Cover

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Title Page, copyright

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Contents

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p. vii

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Acknowledgements Poise

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p. ix

Firstly, I am grateful to Paul French, editor of the Royal Asiatic Society in Shanghai, Hong Kong University Press China Monograph series for his enthusiasm and kindness, and commitment to the pleasure of reading. I am grateful...

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Introduction

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pp. 1-6

Winter sunlight glances off the polished fenders of the ‘Blue Tiger’, parked outside ‘the Grass Hut’—a seemingly traditional and prosperously un-hut-like Chinese courtyard house (Figure 1). A smartly dressed...

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1. Shanghailanders

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pp. 7-44

In the mid-1930s the American artist Eva Dunlap painted a map of Shanghai, showing the way to her friend Florence Ayscough’s home, the Grass Hut, at 72 Penang Road (now Anyuan Road) (Figure 2). On her map Dunlap called the house...

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2. Images

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pp. 45-74

There are many reasons for learning, or not learning, a foreign language; Florence Ayscough may be the only Westerner who learnt Chinese out of politeness. Most Shanghailanders didn’t speak any Chinese. From their perspective, there was no necessity. Their household staff spoke pidgin, and compradors...

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3. Words

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pp. 75-86

In the twenty years since Ayscough and Lowell had been young women together in Boston, Lowell had been forging her own successful path as a poet and by 1917 had published three poetry collections. One of these, Sword Blades and Poppy Seed (1914) had been a critically acclaimed bestseller that catapulted...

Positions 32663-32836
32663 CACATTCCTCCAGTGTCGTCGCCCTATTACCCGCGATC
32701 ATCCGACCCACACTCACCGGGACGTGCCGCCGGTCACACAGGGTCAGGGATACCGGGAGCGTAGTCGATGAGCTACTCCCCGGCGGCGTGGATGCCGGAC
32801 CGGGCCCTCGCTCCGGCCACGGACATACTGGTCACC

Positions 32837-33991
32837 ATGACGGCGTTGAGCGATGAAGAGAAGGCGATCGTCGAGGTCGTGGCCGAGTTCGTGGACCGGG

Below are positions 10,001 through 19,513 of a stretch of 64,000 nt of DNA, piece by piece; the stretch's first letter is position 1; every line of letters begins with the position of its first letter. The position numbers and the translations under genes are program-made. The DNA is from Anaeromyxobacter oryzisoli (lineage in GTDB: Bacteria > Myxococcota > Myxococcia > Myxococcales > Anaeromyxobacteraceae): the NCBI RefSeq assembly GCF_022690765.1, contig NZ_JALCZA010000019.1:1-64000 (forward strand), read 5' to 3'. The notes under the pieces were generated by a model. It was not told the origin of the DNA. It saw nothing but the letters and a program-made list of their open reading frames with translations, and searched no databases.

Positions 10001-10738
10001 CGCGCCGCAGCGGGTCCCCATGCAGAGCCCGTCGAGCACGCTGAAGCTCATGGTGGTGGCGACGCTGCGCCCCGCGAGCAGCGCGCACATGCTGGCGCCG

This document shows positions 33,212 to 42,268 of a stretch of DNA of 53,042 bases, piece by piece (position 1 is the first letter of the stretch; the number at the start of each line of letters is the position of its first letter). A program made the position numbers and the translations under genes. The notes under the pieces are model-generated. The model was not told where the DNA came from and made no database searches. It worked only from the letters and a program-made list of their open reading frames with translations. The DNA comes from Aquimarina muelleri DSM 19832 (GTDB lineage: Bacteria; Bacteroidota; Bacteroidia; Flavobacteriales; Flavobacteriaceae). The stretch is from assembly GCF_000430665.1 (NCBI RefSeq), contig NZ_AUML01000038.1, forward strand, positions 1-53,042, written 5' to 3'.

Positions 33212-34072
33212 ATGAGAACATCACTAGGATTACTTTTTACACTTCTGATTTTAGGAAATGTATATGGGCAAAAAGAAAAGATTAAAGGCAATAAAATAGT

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4. Gardens and the Grass Hut

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pp. 87-112

On 11 February 1922 Florence Ayscough wrote to tell Amy Lowell that she and Francis had come to ‘a very momentous decision, which is this. Frank will retire from the firm at the end of this year. We shall sell this...

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5. After China

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pp. 113-138

In April 1923 the Ayscoughs sailed away from Shanghai, arriving in St. Andrews, New Brunswick in May. They intended to make Topside, the house Thomas Wheelock had built in 1897, their permanent home. They brought with them...

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Afterword

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pp. 139-142

Florence Ayscough wrote long illustrated essays about two places in Shanghai. One was her home at Penang Road; the other was one of her ‘favourite haunts’. This wasn’t the illustrious Astor House Hotel, or the Country Club in its eleven acres of gracious gardens, or Stehlneek’s Gallery, or the Race...

Notes

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pp. 143-154

Selected Bibliography

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pp. 155-158

Index

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pp. 159-162

[Image Plates]

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